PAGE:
It’s barely been 8 months since HP finalized its takeover of Palm with a $1.2 billion buyout at a price of $5.70 per share of Palm common stock in cash. Needless to say, they haven’t been sitting on this purchase.
HP just announced in a press release that they will be releasing a tablet this coming summer with a Wi-Fi only version, followed by another model with 3G and 4G cellular connectivity a few months later. HP’s tablet is called the TouchPad and looks very much like the Apple iPad or the Motorola Xoom. It has the same 9.7-inch touchscreen and weighs 1.6 pounds all bundled in a shiny black case.
So, where does Palm fit into all this? Well, the operating system called WebOS is what will be running the TouchPad. When HP acquired Palm, their WebOS platform came with it. For those of you who purchased the Palm Pre or the Pixi that was released by Palm in 2009, you would have seen WebOS first hand as both models used it for their mobile operating system.
The major feature that HP is touting is the TouchPad’s ability to simultaneously run several applications. With this device, users will be able to keep active applications running in the background while flipping through a list of open apps. The other software feature that will bound to be a hit with many users is their ability to run Adobe Flash to view video. Although Android and the upcoming offering from Blackberry also runs Adobe, Apple continues to shun Flash to promote its own QuickTime offering despite the fact that Flash is the most popular video format on the web.
In addition to being a cool tablet device, HP is also targeting business users. They are touting its video conferencing feature and are currently working with Skype and other software vendors to enable the TouchPad owners to easily talk to each other.
Personally, I don’t care too much for the name. After all, isn’t a touchpad already a computer term for a pointing device used to move a cursor around? I’ve got one staring at my right now on my laptop as I write this.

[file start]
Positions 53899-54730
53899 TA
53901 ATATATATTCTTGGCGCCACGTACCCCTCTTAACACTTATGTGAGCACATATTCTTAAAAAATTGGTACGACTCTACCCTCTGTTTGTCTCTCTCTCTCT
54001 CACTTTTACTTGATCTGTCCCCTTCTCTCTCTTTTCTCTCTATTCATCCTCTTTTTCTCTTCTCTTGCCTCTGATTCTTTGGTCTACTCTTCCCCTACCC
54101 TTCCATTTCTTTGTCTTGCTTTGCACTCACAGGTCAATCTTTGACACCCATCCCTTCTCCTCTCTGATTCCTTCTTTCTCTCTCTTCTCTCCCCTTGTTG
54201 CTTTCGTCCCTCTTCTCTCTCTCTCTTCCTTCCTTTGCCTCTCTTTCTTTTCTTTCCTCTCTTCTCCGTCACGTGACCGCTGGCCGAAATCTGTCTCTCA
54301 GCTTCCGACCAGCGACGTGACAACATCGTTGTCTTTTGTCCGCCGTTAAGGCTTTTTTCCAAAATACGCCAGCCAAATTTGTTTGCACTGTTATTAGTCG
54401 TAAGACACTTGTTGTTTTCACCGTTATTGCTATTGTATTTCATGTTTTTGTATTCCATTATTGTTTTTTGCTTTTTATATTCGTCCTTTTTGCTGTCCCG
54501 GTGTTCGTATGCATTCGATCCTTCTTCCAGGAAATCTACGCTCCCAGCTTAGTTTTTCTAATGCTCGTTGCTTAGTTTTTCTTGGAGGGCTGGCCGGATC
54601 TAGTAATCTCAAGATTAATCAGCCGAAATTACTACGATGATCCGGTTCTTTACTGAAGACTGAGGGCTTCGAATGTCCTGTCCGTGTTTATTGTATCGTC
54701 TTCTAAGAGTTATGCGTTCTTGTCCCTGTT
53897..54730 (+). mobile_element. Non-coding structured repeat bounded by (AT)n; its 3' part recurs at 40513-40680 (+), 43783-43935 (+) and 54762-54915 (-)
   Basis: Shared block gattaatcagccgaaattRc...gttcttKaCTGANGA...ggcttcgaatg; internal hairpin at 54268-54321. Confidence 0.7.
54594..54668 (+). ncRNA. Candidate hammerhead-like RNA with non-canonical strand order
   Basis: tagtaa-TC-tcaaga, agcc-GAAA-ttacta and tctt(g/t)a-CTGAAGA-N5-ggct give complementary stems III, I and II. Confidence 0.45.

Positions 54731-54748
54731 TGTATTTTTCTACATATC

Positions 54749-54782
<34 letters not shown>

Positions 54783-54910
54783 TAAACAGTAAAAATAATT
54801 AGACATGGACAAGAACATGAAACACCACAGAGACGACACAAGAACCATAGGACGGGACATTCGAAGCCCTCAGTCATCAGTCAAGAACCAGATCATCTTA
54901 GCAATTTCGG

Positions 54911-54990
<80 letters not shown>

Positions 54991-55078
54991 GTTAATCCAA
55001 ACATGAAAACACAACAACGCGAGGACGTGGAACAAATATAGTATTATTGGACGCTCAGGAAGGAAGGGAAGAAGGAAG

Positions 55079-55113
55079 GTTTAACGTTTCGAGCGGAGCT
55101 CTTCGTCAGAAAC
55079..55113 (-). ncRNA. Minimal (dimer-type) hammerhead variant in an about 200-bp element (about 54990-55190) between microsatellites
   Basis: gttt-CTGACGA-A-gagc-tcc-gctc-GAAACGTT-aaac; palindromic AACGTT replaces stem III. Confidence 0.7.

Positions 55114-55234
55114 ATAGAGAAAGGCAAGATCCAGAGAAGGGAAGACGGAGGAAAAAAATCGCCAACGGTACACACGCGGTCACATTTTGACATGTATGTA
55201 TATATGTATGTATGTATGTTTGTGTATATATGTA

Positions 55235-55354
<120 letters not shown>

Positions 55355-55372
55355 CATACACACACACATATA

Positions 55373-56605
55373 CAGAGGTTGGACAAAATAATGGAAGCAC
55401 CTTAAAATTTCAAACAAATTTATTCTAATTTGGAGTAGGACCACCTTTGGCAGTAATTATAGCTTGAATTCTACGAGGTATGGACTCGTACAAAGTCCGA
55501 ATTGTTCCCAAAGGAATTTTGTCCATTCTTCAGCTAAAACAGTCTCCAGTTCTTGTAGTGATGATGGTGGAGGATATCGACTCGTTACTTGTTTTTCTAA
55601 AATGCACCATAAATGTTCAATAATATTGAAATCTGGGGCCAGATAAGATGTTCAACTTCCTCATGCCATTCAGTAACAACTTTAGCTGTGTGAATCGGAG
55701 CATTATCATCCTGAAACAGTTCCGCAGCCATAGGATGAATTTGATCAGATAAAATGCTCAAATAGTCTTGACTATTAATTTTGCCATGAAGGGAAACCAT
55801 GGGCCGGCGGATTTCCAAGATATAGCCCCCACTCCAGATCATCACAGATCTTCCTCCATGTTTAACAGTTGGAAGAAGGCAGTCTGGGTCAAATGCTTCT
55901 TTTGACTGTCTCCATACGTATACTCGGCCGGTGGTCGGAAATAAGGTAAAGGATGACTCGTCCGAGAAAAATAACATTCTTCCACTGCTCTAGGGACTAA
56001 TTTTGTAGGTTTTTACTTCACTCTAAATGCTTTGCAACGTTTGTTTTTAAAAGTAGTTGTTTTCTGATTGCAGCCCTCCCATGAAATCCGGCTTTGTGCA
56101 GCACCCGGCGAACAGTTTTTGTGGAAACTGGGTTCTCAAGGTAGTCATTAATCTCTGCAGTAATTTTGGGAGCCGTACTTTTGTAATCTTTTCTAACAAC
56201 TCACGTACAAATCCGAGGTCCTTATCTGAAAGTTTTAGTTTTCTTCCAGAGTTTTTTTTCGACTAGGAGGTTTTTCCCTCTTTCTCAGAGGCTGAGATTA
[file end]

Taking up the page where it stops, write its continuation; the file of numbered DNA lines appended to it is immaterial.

Moving onto the smartphone world, HP will also be releasing the Pre3 around the same time as the Wi-Fi enabled TouchPad, and will also be driven by same WebOS platform. The Pre3 is said to have a 3.6-inch touchscreen and has a slide-out physical keyboard for serious email users. It appears that HP is trying to make a serious run for business users and take away some of RIM’s target group for the Blackberry devices, while also battling Apple who is also making significant inroads to the professional crowd.
For the consumer-oriented crowd, HP unveiled a smaller phone called the Veer (Veer is an Indian name for “warrior”). It is a tiny 2.6-inch touchscreen and a slide-out keyboard that is just slightly larger than a credit card, and is scheduled to be released in early spring. It uses the Snapdragon processor developed by the semiconductor giant Qualcomm.
All of these products will be branded under the HP name as it appears that they will be retiring the Palm brand. So, what was the Palm Pre will see the next generation phone as the HP Pre3. The other goal for HP is to create interoperability within their offerings to allow their products to communicate with each other with a system called “Touch-to-Share”, much like Apple with its Mac, iTunes, and iPhone/iPod/iPad ecosystem as well as its AirPlay and iTunes software. In addition to making information transfer easier, simple interoperability also increases brand loyalty.
I look forward to seeing HP’s offering to the mobile world over the course of 2011. They are going to start being more than just a computer and printer company for the general consumer in the very near future. For the full press release from HP, click here.